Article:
If any front office jobs are going to move out of banks in London because of Brexit, they will be sales jobs. - Post Brexit, salespeople touting products to clients in the European Union will almost certainly need to be sitting in the European Union itself. For this reason, the migration of many sales roles seems a given between now and March 2019.
As we reported earlier this year, Goldman Sachs has already been building out its equity derivatives sales team in Paris. Now it seems that Morgan Stanley may be up to something similar. The U.S. bank just recruited Francesco Ponti as a Paris-based vice president in equity derivatives sales. Formerly an associate at Credit Suisse in London, Ponti arrived in Morgan Stanley in Paris this September.
Morgan Stanley declined to comment on Ponti's Paris presence, which insiders say is not related to Brexit. It follows rumours earlier in the summer that the U.S. bank had begun asking its London-based equities salespeople to consider moving to the countries they were covering. In January, Morgan Stanley president Colm Kelleher said the bank would boost its offices in Dublin, Paris, and Frankfurt due to Brexit.
For the moment, however, there's little sign that MS is hiring additional salespeople in Paris. Antti Kari and Sean Flanagan, the MD in equity derivative sales and global head of equity derivative structuring whom Morgan Stanley hired from Deutsche Bank in June, are both said to be joining in London soon.
Morgan Stanley already has a sizable equities presence in Paris, with longstanding salespeople like Rafael Parrilla, who was hired from BNP Paribas in 2010. Bank of America is widely expected to begin moving equities salespeople to Paris soon, after senior fixed income salespeople at the bank migrated in July.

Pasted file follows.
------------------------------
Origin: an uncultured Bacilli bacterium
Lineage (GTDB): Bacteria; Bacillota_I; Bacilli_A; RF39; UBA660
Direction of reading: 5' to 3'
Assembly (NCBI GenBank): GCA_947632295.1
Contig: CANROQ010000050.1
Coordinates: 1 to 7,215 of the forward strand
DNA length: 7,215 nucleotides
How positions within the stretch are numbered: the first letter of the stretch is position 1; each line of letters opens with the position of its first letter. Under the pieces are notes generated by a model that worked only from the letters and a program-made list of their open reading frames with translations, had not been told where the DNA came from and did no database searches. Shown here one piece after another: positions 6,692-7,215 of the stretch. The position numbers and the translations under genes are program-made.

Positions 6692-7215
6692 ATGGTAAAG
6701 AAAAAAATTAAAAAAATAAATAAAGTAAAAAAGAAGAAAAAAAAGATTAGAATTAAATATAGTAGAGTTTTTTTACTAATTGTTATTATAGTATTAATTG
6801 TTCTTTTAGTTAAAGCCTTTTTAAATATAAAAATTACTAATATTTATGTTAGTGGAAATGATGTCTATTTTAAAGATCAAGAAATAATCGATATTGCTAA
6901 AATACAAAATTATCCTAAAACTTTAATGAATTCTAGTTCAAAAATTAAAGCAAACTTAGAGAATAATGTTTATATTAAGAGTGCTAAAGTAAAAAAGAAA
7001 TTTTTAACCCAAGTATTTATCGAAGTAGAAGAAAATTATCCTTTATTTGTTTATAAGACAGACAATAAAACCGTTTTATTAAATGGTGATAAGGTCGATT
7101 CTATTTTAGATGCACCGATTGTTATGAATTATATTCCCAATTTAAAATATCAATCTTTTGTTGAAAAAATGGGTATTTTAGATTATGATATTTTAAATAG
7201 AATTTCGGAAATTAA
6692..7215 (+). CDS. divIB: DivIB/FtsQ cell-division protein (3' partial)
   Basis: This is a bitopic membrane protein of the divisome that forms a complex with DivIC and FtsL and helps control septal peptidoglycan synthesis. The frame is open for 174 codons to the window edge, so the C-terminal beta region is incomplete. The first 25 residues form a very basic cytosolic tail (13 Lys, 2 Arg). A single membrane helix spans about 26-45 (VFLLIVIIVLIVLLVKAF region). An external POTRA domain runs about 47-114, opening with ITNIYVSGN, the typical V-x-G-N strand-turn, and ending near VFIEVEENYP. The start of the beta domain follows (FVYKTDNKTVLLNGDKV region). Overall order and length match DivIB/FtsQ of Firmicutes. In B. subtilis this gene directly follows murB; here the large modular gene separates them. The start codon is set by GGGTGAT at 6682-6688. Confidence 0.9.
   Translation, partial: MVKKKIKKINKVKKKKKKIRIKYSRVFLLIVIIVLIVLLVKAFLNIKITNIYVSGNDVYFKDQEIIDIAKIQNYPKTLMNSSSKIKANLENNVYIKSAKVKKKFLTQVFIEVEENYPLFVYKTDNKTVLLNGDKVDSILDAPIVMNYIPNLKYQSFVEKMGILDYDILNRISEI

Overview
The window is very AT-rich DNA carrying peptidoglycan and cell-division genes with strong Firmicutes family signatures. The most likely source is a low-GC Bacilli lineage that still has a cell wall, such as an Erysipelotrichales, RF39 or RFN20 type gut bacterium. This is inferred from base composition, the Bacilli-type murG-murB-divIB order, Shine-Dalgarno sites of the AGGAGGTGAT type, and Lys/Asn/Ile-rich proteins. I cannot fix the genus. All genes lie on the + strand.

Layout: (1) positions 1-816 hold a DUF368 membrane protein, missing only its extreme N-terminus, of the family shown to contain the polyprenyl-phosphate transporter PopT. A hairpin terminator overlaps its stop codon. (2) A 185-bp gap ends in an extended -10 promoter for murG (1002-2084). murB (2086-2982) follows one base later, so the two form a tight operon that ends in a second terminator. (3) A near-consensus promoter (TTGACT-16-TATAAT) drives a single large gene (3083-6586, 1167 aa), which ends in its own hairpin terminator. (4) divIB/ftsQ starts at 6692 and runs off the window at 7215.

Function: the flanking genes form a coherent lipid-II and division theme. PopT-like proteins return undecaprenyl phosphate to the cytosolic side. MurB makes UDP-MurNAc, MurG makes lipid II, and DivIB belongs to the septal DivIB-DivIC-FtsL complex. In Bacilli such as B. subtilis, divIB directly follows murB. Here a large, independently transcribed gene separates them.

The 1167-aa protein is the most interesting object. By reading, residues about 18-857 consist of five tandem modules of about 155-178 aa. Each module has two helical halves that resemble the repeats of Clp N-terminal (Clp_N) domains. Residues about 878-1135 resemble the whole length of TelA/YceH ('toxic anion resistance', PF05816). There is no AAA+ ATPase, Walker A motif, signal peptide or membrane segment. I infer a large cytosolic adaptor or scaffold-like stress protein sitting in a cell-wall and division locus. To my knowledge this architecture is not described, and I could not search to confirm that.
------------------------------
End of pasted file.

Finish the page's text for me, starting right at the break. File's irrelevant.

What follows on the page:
One equity derivatives sales professional at a Swiss bank in London said sales professionals are being located to regional offices. While Paris is unlikely to be a main hub, he says it will benefit from the rehoming of French salespeople plus Benelux coverage professionals. "My manager said the bank will say yes to any salesperson trying to relocate to Paris. We expect this to happen in early 2019," he added.
Meanwhile, there are signs of activity in Frankfurt. As our German editor reported yesterday, UBS (which pays its average investment banker €393k in Frankfurt) has begun advertising 25 new jobs in the German city - predominantly in middle office areas like compliance and regulation.
A report yesterday from think-tank New Financial found that even if London loses a quarter of its financial sector as a result of Brexit, it will still be double the size of any other European business centre. However, as @_Financeguy pointed out on Twitter yesterday, this may understate the risks of London losing critical mass.
"Finance has high operational gearing: i.e (very) high fixed costs that make profits very sensitive to marginal revenue. So a loss of even 20% of revenue might tip many firms into losses resulting in a need to rethink the cost base completely."
— Brahman (@_Financeguy) September 5, 2018
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